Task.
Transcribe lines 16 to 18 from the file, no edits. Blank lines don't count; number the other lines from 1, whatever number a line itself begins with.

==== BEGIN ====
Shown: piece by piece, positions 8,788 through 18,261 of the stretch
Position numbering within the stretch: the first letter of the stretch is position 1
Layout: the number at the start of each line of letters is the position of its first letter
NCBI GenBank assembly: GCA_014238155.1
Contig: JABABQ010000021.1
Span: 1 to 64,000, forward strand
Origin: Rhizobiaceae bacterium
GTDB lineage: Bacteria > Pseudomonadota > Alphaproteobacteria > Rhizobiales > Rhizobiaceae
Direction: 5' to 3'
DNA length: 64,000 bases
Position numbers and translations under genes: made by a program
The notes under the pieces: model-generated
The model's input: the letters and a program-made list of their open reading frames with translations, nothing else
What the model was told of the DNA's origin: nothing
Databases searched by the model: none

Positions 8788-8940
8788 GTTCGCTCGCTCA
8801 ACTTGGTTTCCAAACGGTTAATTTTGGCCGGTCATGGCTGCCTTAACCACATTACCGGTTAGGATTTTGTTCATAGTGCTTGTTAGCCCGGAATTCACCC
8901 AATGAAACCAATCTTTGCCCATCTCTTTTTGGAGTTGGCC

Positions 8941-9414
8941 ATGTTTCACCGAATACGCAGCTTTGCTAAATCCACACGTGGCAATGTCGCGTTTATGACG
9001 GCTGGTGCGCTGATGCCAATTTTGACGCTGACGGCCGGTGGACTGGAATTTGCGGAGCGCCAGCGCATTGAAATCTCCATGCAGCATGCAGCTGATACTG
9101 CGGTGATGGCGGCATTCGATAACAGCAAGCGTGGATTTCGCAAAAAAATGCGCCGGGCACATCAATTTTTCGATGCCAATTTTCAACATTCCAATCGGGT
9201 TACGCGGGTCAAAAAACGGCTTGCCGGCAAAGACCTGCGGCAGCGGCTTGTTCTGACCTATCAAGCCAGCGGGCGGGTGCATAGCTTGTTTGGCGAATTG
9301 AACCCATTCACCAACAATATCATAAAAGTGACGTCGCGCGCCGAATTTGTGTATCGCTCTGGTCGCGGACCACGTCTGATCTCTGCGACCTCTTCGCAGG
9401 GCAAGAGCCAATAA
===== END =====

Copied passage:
Positions 8788-8940
8788 GTTCGCTCGCTCA
8801 ACTTGGTTTCCAAACGGTTAATTTTGGCCGGTCATGGCTGCCTTAACCACATTACCGGTTAGGATTTTGTTCATAGTGCTTGTTAGCCCGGAATTCACCC